How To Build an Outdoor Serving Cart

Posted by: on June 21st, 2013 | Make A Comment
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A beautiful red outdoor serving cart you can make yourself

This DIY Outdoor Serving Cart is not only functional, but it’s stylish, too. Here are step-by-step instructions to build this cart, and we have downloadable instructions you can print out.

Skill Level: Advanced

Time: One weekend

Cost: $150-$170

 

Tools and Materials

  • 4 2-inch x 4-inch x 10-foot studs, with the following cuts:

4 36-inch for the front and back frame
4 15-inch for the side frame
6 32-inch for the legs

  • 1 4-foot x 8-foot cabinet-grade plywood, with the following cuts:

1 36-inch x 18-inch for the cart top
1 21 inch x 15-inch for the lower shelf
3 12-inch x 15-inch for the small shelves

  • 12 feet of 1-inch x 2-inch poplar board, with the following cuts:

6 12-inch for shelf supports
2 5-inch for shelf supports
2 17 ½-inch for shelf supports

  • 29 feet of 2-inch lattice, with the following cuts:

4 36 ½-inch for trim
4 18-inch for trim
4 15-inch for trim
4 12 ½-inch for trim

  • 12 3/8-inch x 4-inch carriage bolts
  • 2 3/8-inch flat washers
  • 12 3/8-inch nuts
  • 1 box 3-inch wood screws
  • 1 box 1 ½-inch wood screws
  • 2 2 ½-inch rigid casters
  • 1 2 ½-inch swivel caster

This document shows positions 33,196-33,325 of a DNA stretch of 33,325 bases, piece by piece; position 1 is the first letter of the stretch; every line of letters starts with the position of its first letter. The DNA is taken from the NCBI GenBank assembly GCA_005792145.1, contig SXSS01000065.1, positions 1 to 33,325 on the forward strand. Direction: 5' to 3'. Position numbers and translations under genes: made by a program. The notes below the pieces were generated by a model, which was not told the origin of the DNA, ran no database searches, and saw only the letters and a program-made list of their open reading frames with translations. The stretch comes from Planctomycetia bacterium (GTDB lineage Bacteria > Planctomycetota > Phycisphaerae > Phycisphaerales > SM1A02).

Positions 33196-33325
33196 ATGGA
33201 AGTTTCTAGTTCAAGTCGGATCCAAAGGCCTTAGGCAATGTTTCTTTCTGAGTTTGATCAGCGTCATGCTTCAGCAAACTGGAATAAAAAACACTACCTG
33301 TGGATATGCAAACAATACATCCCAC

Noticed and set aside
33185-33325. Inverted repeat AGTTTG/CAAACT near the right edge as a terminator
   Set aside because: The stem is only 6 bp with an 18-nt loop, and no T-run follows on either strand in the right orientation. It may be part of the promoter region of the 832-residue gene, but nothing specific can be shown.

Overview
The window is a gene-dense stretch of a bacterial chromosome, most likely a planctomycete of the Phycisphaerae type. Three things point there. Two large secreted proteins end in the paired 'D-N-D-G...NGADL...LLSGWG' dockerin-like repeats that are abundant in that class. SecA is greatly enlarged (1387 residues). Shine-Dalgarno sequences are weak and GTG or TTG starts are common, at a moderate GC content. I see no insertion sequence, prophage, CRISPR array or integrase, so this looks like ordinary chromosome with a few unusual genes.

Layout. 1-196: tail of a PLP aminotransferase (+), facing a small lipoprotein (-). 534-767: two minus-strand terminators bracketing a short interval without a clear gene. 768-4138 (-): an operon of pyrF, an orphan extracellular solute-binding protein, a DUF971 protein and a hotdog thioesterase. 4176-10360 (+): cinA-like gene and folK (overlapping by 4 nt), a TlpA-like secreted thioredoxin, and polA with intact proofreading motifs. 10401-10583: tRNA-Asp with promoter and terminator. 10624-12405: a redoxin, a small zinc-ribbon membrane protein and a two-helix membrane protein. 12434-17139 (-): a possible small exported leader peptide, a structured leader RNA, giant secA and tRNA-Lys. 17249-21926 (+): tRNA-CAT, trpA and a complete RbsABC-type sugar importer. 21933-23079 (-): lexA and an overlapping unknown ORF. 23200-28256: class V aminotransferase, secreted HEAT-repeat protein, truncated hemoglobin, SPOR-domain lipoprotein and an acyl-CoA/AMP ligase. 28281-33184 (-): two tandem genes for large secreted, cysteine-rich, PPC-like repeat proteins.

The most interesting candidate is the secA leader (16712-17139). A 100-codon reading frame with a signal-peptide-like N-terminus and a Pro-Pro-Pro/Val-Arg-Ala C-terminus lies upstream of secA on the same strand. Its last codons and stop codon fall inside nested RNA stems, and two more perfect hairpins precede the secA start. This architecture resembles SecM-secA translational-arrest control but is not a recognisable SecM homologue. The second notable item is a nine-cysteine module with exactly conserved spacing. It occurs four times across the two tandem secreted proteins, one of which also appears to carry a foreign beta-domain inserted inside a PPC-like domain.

• 1 2 ½-inch swivel caster with brake
  • 2 Levelor 1-inch Replacement Universal Brackets
  • 18 inches 1-inch diameter wooden dowel
  • Square
  • Measuring tape
  • Table or circular saw
  • Drill
  • 3/8-inch spade bit
  • Router with straight bit
  • Hammer
  • Jigsaw
  • Wood glue
  • Hole saw
  • Pencil or marker

Shop for these tools and materials at homedepot.com.

Drilling holes in a DIY outdoor serving cart project

 

Step 1

Build the frame.

Take two of the 36-inch front/back frame pieces and two of the 15-inch side frame pieces, and measure down along the face of each ¾ of an inch, and draw a line. This line should connect along the top from one piece to another on the inside of the frame.

Screw the pieces together using the 3-inch screws. Make sure that the 15-inch sides are secured between the 36-inch front/back pieces, giving you a total depth of 18 inches and a length of 36 inches. This frame section will make up the bottom frame of the cart.

 

 

Taking measurements for an outdoor serving cart project

 

 

Step 2

With the 32-inch frame legs, measure down from the top and up from the bottom 3 ½ inches, and draw a line straight across. You should now have a 3 ½ x 3 ½-inch square at the top and bottom of each leg.

 

 

Marking a cut line for a DIY outdoor serving cart project

 

 

Step 3

In the top section of a frame leg, measure along the line you created at 1 ¾ inches. Mark it, and use a square to draw a line to the top of the board. Measure up this line 1 ½ inches, and mark the spot.

 

 

Marking a spot to drill a hole in a DIY outdoor serving cart project

 

 

Step 4

At the bottom of the legs, measure across the drawn line at 1 ¾ inches. Mark it, and use a square to draw a line to the board bottom. Measure down this line 2 inches and mark with a pencil or marker. These marks will be where you will eventually drill for the carriage bolts that will hold the top and bottom frame to the frame legs.

Making marks for drill holes in a DIY outdoor serving cart project

Step 5

Use four of the legs to help make the shelf section. Taking one leg, measure up from the bottom of the leg 12 ½ inches and mark it. Using the square, draw a line straight across.